• Hi Chuck – There are things that we take for granted until we don’t have them anymore. My skin has thickened quite a bit since I’ve lived and traveled in these parts.

  9. The title goes so well with what you are talking about, yes they have beautiful houses but their souls (interiors) not so much. So sad you did not have a good time there, I think I would not visit this place. I am glad that you are telling us the truth about your travels, often bloggers make it all beautiful and nice, and traveling is not like that.

    • Thank you, Doris. You know, we can’t have a good time all the time, and with the amount of travel that I’ve done, it’s normal to have a bad day here and there. I wasn’t so upset about it, really. I’ve had so much good traveling luck lately.

      I also think it’s important to tell the truth about experiences rather than gloss them over. That’s why there are book/film/restaurant/travel/etc review websites – to help each other make choices and to help the people providing the service to improve themselves. If they choose to do so. If they don’t, then it’s their own fault if they don’t have customers.

      • Exactly, I think if I travel to Europe or any of those places you been I will ask you right away. The books, magazines are not telling us the real story.

        I had forgot to tell you, my brother went to Israel and it turns out they did not see anything bad, just like your resent trip, all this worrying for nothing.

        • That’s good to hear that all was well for your brother’s trip. Before I decide to go someplace, I try to read a few different blogs or travel forums to get an idea of what a place is like. People can have different experiences, but there’s usually a general feeling about a place. I couldn’t find much about Plovdiv, though. Just superficial things about the architecture.

  10. This made me laugh! It’s so true that, unfortunately, some of Europe’s most beautiful cities contain the rudest people. When I was in Prague, I lost count of the number of times a shop assistant just glared at me! Very confusing.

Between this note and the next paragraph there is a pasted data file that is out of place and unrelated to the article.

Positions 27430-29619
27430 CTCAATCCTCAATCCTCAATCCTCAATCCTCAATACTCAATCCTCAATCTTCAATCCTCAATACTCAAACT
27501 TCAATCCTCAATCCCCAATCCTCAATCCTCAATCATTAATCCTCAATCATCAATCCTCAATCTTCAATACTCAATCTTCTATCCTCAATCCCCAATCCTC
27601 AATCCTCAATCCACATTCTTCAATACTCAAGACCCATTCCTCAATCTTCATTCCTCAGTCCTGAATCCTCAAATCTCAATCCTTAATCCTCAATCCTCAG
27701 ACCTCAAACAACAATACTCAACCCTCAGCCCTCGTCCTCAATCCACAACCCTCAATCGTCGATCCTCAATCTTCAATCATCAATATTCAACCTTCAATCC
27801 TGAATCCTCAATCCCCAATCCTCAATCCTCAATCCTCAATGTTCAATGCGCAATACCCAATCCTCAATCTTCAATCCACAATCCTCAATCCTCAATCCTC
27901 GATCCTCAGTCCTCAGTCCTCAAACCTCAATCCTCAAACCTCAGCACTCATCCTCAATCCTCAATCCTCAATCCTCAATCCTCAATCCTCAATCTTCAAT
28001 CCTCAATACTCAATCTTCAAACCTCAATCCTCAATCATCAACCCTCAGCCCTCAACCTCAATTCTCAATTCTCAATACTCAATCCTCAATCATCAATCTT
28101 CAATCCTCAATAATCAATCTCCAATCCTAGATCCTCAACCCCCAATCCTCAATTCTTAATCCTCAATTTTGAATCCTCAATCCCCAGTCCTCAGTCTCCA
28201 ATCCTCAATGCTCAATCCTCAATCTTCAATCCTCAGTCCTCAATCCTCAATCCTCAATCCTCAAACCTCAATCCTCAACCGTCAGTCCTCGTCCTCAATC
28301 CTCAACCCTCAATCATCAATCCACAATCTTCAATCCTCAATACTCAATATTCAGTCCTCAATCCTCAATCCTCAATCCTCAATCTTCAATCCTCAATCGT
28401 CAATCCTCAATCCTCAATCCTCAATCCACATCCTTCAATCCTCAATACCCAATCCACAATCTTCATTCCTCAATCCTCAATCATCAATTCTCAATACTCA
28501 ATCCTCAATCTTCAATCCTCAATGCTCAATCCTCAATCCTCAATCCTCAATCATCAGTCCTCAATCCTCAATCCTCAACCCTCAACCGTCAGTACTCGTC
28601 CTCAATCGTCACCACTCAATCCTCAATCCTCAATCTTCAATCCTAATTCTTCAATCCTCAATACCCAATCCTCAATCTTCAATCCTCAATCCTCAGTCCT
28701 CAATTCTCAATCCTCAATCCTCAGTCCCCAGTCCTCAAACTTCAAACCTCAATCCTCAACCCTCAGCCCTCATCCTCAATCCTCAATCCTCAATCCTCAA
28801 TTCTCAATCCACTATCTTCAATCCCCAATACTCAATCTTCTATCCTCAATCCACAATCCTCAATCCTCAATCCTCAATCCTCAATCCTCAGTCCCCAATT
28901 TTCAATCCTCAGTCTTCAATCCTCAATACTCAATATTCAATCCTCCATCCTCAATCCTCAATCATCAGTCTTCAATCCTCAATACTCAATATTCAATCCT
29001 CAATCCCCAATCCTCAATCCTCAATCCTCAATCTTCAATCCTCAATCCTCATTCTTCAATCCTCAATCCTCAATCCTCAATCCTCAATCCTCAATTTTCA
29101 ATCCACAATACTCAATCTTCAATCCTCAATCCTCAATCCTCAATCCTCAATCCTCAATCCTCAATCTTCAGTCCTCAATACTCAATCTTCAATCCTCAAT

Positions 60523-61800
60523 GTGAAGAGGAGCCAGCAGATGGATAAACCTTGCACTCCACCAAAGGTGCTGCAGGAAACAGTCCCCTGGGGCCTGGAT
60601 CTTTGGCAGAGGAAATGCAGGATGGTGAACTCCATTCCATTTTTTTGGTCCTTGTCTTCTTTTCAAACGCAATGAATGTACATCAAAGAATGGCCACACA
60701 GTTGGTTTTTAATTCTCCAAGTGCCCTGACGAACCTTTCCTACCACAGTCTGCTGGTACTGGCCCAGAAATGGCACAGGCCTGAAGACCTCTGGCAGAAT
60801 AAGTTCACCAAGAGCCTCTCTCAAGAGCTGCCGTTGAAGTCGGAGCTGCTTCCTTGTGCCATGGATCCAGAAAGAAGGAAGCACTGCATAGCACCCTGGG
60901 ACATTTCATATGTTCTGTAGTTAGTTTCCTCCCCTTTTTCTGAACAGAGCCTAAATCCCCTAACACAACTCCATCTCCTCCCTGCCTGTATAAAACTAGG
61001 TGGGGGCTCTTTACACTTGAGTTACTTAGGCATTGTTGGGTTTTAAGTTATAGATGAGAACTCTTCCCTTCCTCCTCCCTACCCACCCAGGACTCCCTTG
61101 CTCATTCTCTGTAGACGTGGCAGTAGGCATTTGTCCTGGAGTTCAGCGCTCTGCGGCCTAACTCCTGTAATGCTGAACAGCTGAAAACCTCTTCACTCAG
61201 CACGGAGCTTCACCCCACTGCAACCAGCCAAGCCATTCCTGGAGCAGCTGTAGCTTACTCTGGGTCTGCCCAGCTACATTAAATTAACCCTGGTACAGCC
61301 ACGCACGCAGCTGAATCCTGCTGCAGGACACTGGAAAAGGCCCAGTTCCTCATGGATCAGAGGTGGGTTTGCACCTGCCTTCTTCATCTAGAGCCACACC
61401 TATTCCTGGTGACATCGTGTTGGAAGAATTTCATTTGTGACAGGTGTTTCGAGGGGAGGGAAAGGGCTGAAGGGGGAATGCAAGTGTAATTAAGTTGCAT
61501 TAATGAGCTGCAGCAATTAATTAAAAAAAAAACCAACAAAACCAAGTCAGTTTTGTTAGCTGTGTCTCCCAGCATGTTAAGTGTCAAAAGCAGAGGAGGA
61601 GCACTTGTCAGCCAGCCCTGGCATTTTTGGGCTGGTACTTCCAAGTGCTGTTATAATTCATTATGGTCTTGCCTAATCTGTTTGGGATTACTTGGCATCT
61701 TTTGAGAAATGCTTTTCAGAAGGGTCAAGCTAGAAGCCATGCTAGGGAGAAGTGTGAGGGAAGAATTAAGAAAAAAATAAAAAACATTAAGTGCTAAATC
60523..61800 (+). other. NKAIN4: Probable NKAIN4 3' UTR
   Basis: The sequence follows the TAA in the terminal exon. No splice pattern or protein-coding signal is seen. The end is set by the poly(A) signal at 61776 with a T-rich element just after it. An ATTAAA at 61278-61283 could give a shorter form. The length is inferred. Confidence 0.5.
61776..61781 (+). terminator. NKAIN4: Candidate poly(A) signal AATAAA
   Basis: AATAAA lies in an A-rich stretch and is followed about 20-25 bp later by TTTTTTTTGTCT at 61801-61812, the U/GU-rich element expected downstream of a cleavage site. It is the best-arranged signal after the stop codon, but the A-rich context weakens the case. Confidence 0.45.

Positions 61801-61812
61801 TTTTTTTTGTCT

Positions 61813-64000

• No kidding. You’ll never hear the words “friendly” and “Prague” in the same sentence. In a way, I can understand the locals- their city has been absolutely overrun by tourists so losing a few would give them some of their space back. They know that, no matter what, there will always be enough. Same attitude in Paris, Venice, etc. However, it tarnishes the city’s incredible beauty. So many people I know who’ve been there have negative memories of their visit. And now I know people who refuse to visit, because of the stories they’ve heard. Maybe the locals will get their wish eventually.

      • Yes, that’s true, maybe some of the locals feel resentful. It’s such a shame though, I’m sure they expect to be welcomed when they travel! I went to Manchester recently and experienced such warmth and friendliness from the people. What a difference that makes πŸ™‚

        • No doubt they expect to be welcomed. But I have a strong suspicion that this type of person rarely, if ever, travels, and when she/he does, it’s only in her/his own country.

          Being treated well does make a huge difference on our experience. Nice to hear that about Manchester.

  11. Hi Julie, I appreciate the authenticity of your reporting. Beautiful facades, dour faces: the photographs drew me in but as I continued reading your post, became less and less attractive. I’m at an age where I don’t need to suffer beauty. I prefer imperfections dimmed by graciousness. Wonderful work as always, Julie, thanks for taking us along.